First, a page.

Tyler or Outer Guard is associated with Grammar, the Art which sets out strict rules for structuring ideas in order that they can be communicated and recorded in the physical world. The Tyler represents that part of the psyche which is in intimate contact with the physical body through the central nervous system. It is a'guard' in that it protects the psyche from being overwhelmed by stimuli from the physical world.

Inner Guard is associated with Logic, the Art which teaches rules for rational analysis; highly structured. but entirely psychological. It represents what contemporary psychology refers to as the ego, the habit‑following executive of day‑to‑day psychological activity which is distinguished by its capacity to form mental images. it is a 'guard' in the sense that it provides the personae that enable tile psyc he to relate to the world.

Junior Deacon is associated with Rhetoric, the Art which teaches persuasive and writing by invoking the feelings of the reader. The junior Deacon represents the psychological level of feelings and moods, a careful examination of which gives a clue to events which h are occurring in the unconscious. in the Classical world Rhetoric Also contains instruction in the, art of memory; and the Junior Deacon, representing a level of awareness near the threshold of ordinary consciousness, relates to the capacity to recall events from memory.

Senior Deacon is associated with the Science of Arithmetic, a subject used for training in the manipulation and representation of abstract ideas. The Senior Deacon represents the level of Awakening. To be 'awake' in this sense is to be present in the moment, to be aware of events as they occur both in the world and within one's own psyche, to understand their implication, and to see the threats and opportunities they imply.

Junior Warden is associated with the Science of Geometry, as the Second lecture puts it, ‘a Science whereby we find out the contents of bodies unmeasured by comparing them with those already measured'. The Junior Warden is similar to the Self, as the, term is somewhat obtuse Masonic definition of geometry quoted above begins to take On greater meaning when one recognises that it alludes to the old principle of' as above so below'. in the process of Masonic labour the Self is expected to emerge into consciousness and then to find out the contents of the unconscious by the observation of day‑to‑day experience.

Senior Warden is associated with the Science of Music, which had a much broader and more mystical connotation to the Renaissance scholar than it does to today. As a Science, music is based largely on the ratios between the frequencies of each note, on the manner in which time is structured, and upon tile way these are combined to produce specific effects. The Senior Warden can be seen to represent the level of the soul; and the association with Music suggest tile soul's task of maintaining a harmonious relationship among all the components of the psyche.

Worshipful Master is associated with the Science of Astronomy (which certainly meant Astrology to the framers of the symbolic structure). As the observation of the heavens was thought to reveal the intentions of the Deity, Astronomy suggests a level of consciousness which can see at a broad, transpersonal scale, and can perceive the intent of the Divine Plan. The level of consciousness represented by the Worshipful Master is in intimate contact with the Spirit in a manner Analogous to the Tyler's relationship to the physical body.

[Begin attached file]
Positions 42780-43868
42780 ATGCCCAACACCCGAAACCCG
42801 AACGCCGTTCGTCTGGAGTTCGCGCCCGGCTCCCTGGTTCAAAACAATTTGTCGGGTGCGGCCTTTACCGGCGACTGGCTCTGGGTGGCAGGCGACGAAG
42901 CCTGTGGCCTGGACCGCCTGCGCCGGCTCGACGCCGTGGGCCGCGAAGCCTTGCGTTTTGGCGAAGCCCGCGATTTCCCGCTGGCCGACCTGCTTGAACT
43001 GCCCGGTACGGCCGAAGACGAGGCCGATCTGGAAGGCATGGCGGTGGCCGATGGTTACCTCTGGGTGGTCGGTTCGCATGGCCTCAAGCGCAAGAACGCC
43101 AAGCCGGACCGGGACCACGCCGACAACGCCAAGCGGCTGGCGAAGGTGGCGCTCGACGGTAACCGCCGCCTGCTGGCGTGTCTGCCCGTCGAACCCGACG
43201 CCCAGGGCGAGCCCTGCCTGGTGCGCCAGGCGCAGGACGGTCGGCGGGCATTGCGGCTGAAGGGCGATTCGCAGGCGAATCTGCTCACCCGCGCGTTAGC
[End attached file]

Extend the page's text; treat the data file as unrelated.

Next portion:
In this way the Second Tracing Board and its associated ritual define (in symbolic terms) seven 'levels of consciousness' within the psyche which, developed and brought to mature functioning, comprise a conscious connec tion between Divinity and the physical world. The Winding Staircase is flanked by two columns. We have already noted that these two columns are complementary ‑‑ active and passive; and the fact that they are introduced in the Second Degree relates them in some to the personal unconscious. They are said to be made of brass, cast in the clay ground ‑ characteristics which relate them to the physical world, and to be hollow to contain the archives of the Craft. Taken together these record, stored in the personal unconscious, and relating to events ill the physical World, suggest that the columns are a representation of an individual's memory organised in such a way that memories which constrain and inhibit are found in one place while those which enliven and move to action are found in another. By introducing this idea in the Second Degree, in connection with the Middle Chamber of the soul, the symbolism indicates that the memories referred to are of a particular sort, quite deep in the unconscious, not ordinarily accessible but available when one works at that level of consciousness. We are, of course, drawing a parallel with the super ego/ego ideal as described by Freud or with the emotional and intellectual complexes identified by lung ‑ in this case classified into active and constraining groups. The memories such as those stored in the two columns in the Second Degree are known to have a profound, though unconscious, effect on individuals and society alike. At the individual level they compel and circumscribe a person's behaviour, while at the social level they define the society's concepts of morality. Circumscribed behaviour of this sort is useful (even essential) to enable an individual to fit into a family and its immediate social circle, particularly during childhood,‑ but adult behaviour which is thus circumscribed is often unrewarding, frequently unproductive, and sometimes actually harmful. Likewise, social groups which have defined their morality in this way have, throughout history, generally found themselves in serious conflicts with other similar groups, conflicts which have generally led to much grief and bloodshed. The presence of these two columns of memory in the Second Degree suggests that as ' the individual climbing the Winding Staircase of consciousness begins to work at the level of the Middle Chamber or soul, the information stored in these archives becomes available to him. As he brings these long repressed memories into consciousness and examines them for what they are, he can permit the emotional charge they carry to dissipate. Then they become ordinary memories, available for reference, but no longer having the power to force or prevent behaviour. Instead, the individual achieves a greater freedom of action, for as he discards the compulsions and constraints of the super ego and the ego ideal he also discards the constraints of conventional morality. He then requires more fundamental criteria to guide his behaviour, which brings us to the consideration of the Working Tools of a Fellowcraft Freemason. Working tools, which come in sets of three, are used in the practical application of the Rule of Three at the level of each degree. In contrast to the Apprentice's tools of action, the Fellowcraft's tools ‑‑ the Square, the Level and the Plumb‑rule ‑ are tools of testing; and each tests against some absolute criterion. It is a characteristic which makes them well suited to represent standards of morality ‑ the principal concern of the Second Degree. The Level measures against the criterion of horizontal; and in noting its passive, quiescent, sombre quality we can assign to it the psychological function of 'judgement'. The use of a single word to describe the function of the Level is obviously an oversimplification adopted for convenience; the tool actually represents a cluster of related concepts such as constraint, containment, confinement, rigour, discipline, defence, decisiveness and support. In a similar way the aspiring, vertical orientation of the Plumb‑rule corresponds to the concepts of giving, forgiving, generosity, licence, and dissipation which can be summarised with the single quality of 'mercy'. From the nature of the ideas which we have associated with each tool we can see that neither is good or bad in itself. Each is what it is; and a life governed by an excess of either ‑unremitting discipline or unrestrained licence ‑‑ is equally likely to produce serious difficulties. In practice, moral behaviour consists of maintaining the proper balance between the 'just' Level and the 'merciful' Plumb‑rule; and the individual's capacity to maintain this balance consciously is represented by the third of the Working Tools, the Square, which in fact defines the relationship between the Level and the Plumb‑rule. In this way the Craft indicates that as a person matures he frees himself from the somewhat arbitrary psychological constraints imposed by his upbringing and his society and must look instead for the permissive and restraining standards of morality which reside within his own soul. These he must learn to work with, apply to his daily life, and keep in balance. The process of examining one's repressed memories can be, and generally is, difficult and painful. Usually there are excellent reasons why the material which must be examined has been excluded from consciousness, and recalling it often requires much personal courage. It is the hardest kind of work; it is a process to which the term 'Masonic Labour' can truly be applied; and it often requires the loving support of a close and trusted friend. It is in this context that we can begin to understand the bond of brotherly love and mutual trust which Freemasonry seeks to establish among its members. By contrast, the actual experience of emerging from the restraint of the material stored in the two side pillars and taking possession of one's own standards of morality is usually one of joyful liberation. For the first time one is really free to choose; and a person who has worked at the level of the Fellowcraft and has come to terms with the compelling and constraining material in his unconscious can lay claim to genuine free will. But there is genuine risk here too; free will is a truly dangerous thing. If the process of psychological growth is seen only as the discarding of compulsion and conventional standards of right and wrong and the replacing of them with one's personal standards of morality, the person working at the level of the Fellowcraft becomes an entirely free agent, responsible to no one but himself. Because such a situation can lead easily to self‑indulgent and opportunistic behaviour it is at this point that Freemasonry and the schools of psychology based on the scientific paradigm of the twentieth century diverge sharply. From the viewpoint of Freemasonry there is much more to this process than simply the acquisition of free will ‑ important though that is. There are other things to be considered, and these are introduced by a variety of symbols present in the Middle Chamber. The most immediately relevant of these symbols is the second of the Immovable jewels: the Perfect Ashlar. The Rough Ashlar, as we have seen, represented the Apprentice and alludes to his responsibility to shape and refine himself as an individual, but the Perfect Ashlar does not represent the Fellowcraft. It is made available in the Middle Chamber 'for the Craftsmen to try their tools on'. This important symbol reminds the individual that, although lie is now free to make his own moral judgements, he is expected to calibrate his personal standards of morality against the standards provided for him by the Deity within his own soul. The idea seems to be that there is a body of psychological law which, in spite of appearance, is as stringent as [lie Laws of Physics. Historically these psychological laws have been found in the principles upon which codes of morality have been based; and this is one of the reasons why Masonry so frequently refers its members to the Scriptures. Of course, a human being is free to ignore the criteria of morality represented by the Perfect Ashlar, if he chooses; and the Craft outlines the implications of doing so by reference to the subject of Wages. At the building of King Solomon's Temple the Fellowcraft Freemasons were said to have gone to the Middle Chamber to receive their wages which they did 'without scruple or diffidence', because they knew themselves to be entitled to them and because of 'the great reliance they placed in their employers'. Applying this to everyday activity suggests that the experiences of life are one's wages. The presence of the paymaster in the Middle Chamber of the soul indicates that one is given what one deserves not as a Divine reward or punishment, but by the working out of some principle which operates at the level of the soul. Furthermore, it says that the paymaster is fair, which implies first that the situation in which we find ourselves is the one we deserve (actually the working out of the natural process which we are called upon to observe and understand); and that if we wish to change our situation, we have the ability to do so by changing the way in which we live and act. The idea is by no means original to the Craft; for Christian cultures it is contained in St Paul's dictum, 'As ye sow, so shall ye reap', and in the East it is found in the elaborate doctrines of karma. It is of fundamental importance as a warning to the newly passed Fellowcraft that he should restrain himself in the exercise of the freedom of choice which characterises his level of consciousness. More important, it is the key to human freedom, since it emphasises that the individual can and does determine his experience by exercising choice in each situation. It is the first step toward forgiving others, because a person who accepts responsibility for his own situation does not blame his problems on others. Thus wages represent not so much reward for merit and punishment for error, as harmonious experience for living within the psychological/moral law and difficult experience for trying to live outside it. The last, and most important, of the symbols to be found in the Middle Chamber is the letter 'G' or, in some versions of the symbolism, an All Seeing Eye'. The letter'G' is the initial of the Deity ‑ not a representation of the Deity Itself, but the initial of Its name. Its presence in a place which symbolises the soul conveys two ideas: first, that one's actions are 'observed', or'recorcled', or in some way incorporated into the fabric of existence with their inevitable consequences for good or ill. Second, it is a representation of the Blazing Star we saw at the top of jacob's Ladder in the First Degree, but here we find it 'in the Centre of the building.' Its presence tells us that in operating at the level of one's soul, one can become aware of the presence of the Deity and orientate one's actions and aspirations toward it. With this capacity to sense the Divine presence the Fellowcraft is able to set aside the attitude of Faith which had guided him as an Apprentice and assume a positive outlook of Hope, for he is now able to glimpse his goal as he pursues the labours which will prepare him for the next step of his development. The psychological processes of labour in the Second Degree are difficult and painful. Nonetheless, if the individual perseveres, he finds himself in the state of the mature Fellowcraft, in possession of himself, conscious of his standards of morality, and able to exercise his will freely. The ability to do.